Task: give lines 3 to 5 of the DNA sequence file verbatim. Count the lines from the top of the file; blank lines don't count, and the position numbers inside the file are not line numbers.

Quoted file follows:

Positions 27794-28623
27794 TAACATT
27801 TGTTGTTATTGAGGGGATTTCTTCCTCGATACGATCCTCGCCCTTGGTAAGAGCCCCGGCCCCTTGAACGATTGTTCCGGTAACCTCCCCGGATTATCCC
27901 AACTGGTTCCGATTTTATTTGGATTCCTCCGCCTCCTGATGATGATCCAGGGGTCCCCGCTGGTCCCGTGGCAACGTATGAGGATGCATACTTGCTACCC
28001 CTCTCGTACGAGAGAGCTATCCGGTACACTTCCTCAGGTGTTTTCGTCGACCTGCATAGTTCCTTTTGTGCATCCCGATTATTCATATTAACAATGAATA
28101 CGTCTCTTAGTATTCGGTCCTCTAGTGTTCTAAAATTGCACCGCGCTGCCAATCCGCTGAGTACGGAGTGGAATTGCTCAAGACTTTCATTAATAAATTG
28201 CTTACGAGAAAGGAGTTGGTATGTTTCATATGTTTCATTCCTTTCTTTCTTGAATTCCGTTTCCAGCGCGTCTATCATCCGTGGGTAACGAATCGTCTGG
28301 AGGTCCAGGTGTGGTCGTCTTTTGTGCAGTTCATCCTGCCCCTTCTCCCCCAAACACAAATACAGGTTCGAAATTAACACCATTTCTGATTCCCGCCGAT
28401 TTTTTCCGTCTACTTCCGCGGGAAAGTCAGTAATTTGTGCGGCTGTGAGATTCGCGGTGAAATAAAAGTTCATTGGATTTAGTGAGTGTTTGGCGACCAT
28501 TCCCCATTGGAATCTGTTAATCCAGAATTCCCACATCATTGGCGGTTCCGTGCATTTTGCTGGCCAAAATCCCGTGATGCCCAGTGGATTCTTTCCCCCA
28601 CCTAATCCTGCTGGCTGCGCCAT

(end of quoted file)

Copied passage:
27801 TGTTGTTATTGAGGGGATTTCTTCCTCGATACGATCCTCGCCCTTGGTAAGAGCCCCGGCCCCTTGAACGATTGTTCCGGTAACCTCCCCGGATTATCCC
27901 AACTGGTTCCGATTTTATTTGGATTCCTCCGCCTCCTGATGATGATCCAGGGGTCCCCGCTGGTCCCGTGGCAACGTATGAGGATGCATACTTGCTACCC
28001 CTCTCGTACGAGAGAGCTATCCGGTACACTTCCTCAGGTGTTTTCGTCGACCTGCATAGTTCCTTTTGTGCATCCCGATTATTCATATTAACAATGAATA